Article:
In another embodiment, the present invention provides a pharmaceutical composition including an adenovirus construct provided herein and a pharmaceutically acceptable carrier. In another embodiment, the present invention provides a method for enhancing oncolytic adenovirus replication in prostate cells. The method includes contacting the prostate cells with an adenovirus construct provided herein. In one aspect, the prostate cells are exposed to a radiation treatment prior to, simultaneous with or following contact with the adenovirus construct. In another embodiment, the present invention provides a method for enhancing oncolytic adenovirus replication in prostate cells. The method includes contacting the prostate cells with a composition provided herein. In one aspect, the prostate cells are exposed to a radiation treatment prior to, simultaneous with or following contact with the composition.
 In another embodiment, the present invention provides a method for treating a subject having prostate cancer. The method includes administering to the subject a therapeutically effective amount of an adenovirus construct provided herein. In one aspect, the subject is exposed to a radiation treatment prior to, simultaneous with or following contact with the adenovirus construct. In another embodiment, the present invention provides a method for treating a subject having prostate cancer. The method includes administering to the subject a therapeutically effective amount of a composition provided herein. In one aspect, the subject is exposed to a radiation treatment prior to, simultaneous with or following contact with the composition. In various aspects, the subject is a human patient.
 In another embodiment, the present invention provides a method for selectively lysing a neoplastic prostate cell. The method includes contacting the cell with an effective amount of an adenovirus construct provided herein. In one aspect, the cell is exposed to a radiation treatment prior to, simultaneous with or following contact with the adenovirus construct. In another embodiment, the present invention provides a method for selectively lysing a neoplastic prostate cell. The method includes contacting the cell with an effective amount of a composition provided herein. In one aspect, the cell is exposed to a radiation treatment prior to, simultaneous with or following contact with a composition.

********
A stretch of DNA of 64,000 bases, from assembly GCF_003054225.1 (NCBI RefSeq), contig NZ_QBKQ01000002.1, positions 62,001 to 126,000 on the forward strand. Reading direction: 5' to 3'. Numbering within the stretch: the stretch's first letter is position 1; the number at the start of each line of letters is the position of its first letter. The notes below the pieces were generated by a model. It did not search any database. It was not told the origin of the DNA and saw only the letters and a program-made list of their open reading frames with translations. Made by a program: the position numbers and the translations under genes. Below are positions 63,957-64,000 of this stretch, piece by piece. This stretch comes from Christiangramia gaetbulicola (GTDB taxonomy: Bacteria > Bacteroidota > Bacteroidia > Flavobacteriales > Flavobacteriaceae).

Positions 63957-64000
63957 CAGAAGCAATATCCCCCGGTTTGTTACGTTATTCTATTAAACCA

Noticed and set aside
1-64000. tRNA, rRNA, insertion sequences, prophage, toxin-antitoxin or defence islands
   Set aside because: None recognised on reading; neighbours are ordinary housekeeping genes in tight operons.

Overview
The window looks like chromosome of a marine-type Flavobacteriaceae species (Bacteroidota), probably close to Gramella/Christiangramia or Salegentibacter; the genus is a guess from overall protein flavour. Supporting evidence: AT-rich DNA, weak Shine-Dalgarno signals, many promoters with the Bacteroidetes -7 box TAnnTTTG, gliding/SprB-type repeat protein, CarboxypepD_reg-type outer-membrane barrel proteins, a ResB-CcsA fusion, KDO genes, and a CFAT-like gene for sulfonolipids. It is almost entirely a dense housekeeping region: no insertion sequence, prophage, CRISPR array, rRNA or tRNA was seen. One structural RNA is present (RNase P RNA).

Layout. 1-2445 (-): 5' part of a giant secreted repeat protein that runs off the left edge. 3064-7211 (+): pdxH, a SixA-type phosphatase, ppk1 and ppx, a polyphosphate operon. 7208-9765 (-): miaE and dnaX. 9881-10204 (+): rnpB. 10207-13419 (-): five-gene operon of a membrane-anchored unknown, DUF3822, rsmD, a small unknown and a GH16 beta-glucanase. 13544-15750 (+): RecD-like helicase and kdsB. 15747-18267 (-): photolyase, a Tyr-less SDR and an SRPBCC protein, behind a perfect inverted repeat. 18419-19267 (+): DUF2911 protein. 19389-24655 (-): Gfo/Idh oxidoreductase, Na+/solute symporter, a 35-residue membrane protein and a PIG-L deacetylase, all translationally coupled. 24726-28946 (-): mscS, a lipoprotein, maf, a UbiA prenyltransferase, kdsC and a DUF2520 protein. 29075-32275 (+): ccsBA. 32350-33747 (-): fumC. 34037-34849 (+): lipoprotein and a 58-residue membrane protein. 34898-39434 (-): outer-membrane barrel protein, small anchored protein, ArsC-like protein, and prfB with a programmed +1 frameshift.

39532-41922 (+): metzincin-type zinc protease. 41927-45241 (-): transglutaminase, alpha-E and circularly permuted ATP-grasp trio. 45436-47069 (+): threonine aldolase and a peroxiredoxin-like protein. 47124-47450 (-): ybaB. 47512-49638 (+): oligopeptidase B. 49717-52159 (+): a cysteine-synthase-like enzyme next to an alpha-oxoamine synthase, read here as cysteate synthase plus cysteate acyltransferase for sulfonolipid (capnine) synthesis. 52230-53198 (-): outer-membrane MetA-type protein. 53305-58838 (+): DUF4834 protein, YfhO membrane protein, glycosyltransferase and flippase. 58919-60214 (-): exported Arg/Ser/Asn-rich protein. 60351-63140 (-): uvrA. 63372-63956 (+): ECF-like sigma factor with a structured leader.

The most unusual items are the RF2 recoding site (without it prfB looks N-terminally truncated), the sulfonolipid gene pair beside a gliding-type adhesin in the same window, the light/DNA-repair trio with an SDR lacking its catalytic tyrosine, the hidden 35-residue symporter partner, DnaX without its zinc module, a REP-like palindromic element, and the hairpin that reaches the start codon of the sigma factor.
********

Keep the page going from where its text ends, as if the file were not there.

In another embodiment, the present invention provides a method for prognosis for a prostate cancer treatment. The method includes (a) contacting prostate cancer cells with an adenovirus construct provided herein; (b) measuring at least one of the following:
 (i) size of the prostate;
 (ii) size of the prostate cancer;
 (iii) blood level of prostate-specific antigen (PSA);
 (iii) blood level of sex hormones;
 (iv) thymosin β15 levels;
 (v) phosphorylation level of NF-κB-p65/RelA at 254th amino acid threonine; and
 (vi) mRNA level of PSA or PCA3; and
(c) correlating measurement of (b) with the prognosis for the prostate cancer treatment.
 In one aspect, a specific antibody is used for the method above. In an additiona aspect, ELISA or Western blotting is used for the method above. In another aspect, quantitative PCR or Northern blotting is used for the method above. In another aspect, the prostate cancer cells are exposed to a radiation treatment prior to, simultaneous with or following contact with the adenovirus construct.
 In another embodiment, the present invention provides a method for enhancing oncolytic adenovirus replication in prostate cancer cells or cancer cells. The method includes introducing a nucleic acid sequence encoding an shRNA in the E1 region or the Fiber region of the oncolytic adenovirus, and contacting the prostate cancer cells or cancer cells with a composition including the oncolytic adenovirus. In one aspect, the shRNA is targeted to RNA interference against p21/Waf-1. In another aspect, the oncolytic adenovirus comprises a nucleic acid sequence encoding a tissue specific promoter or a tissue specific enhancer. In various aspects, the tissue specific promoter or tissue specific enhancer is for any tissue of prostate, bladder, liver, kidneys, lungs, breast, retina, brain, ovaries or a combination thereof. In another aspect, the tissue specific promoter is a prostate specific promoter. In another aspect, the tissue specific enhancer is a prostate specific enhancer. In another aspect, the composition includes a therapeutically effective amount of the oncolytic adenovirus. In another aspect, the composition includes at least one pharmaceutically acceptable carrier. In another aspect, the composition includes a non-adenovirus agent for the treatment of cancer. In an additional aspect, the non-adenovirus agent includes a chemotherapeutic agent. In another aspect, the non-adenovirus agent includes an antibody or an active fragment thereof. In another aspect, the prostate cancer cells or cancer cells are exposed to a radiation treatment concurrently or separately with the oncolytic adenovirus. In an additional aspect, the radiation treatment is less than 1 Gy. In another aspect, the radiation treatment is less than 5 Gy. In another aspect, the radiation treatment is between 1 Gy and 5 Gy. In another aspect, the radiation treatment is greater than 10 Gy. In another aspect, the radiation treatment is greater than 15 Gy.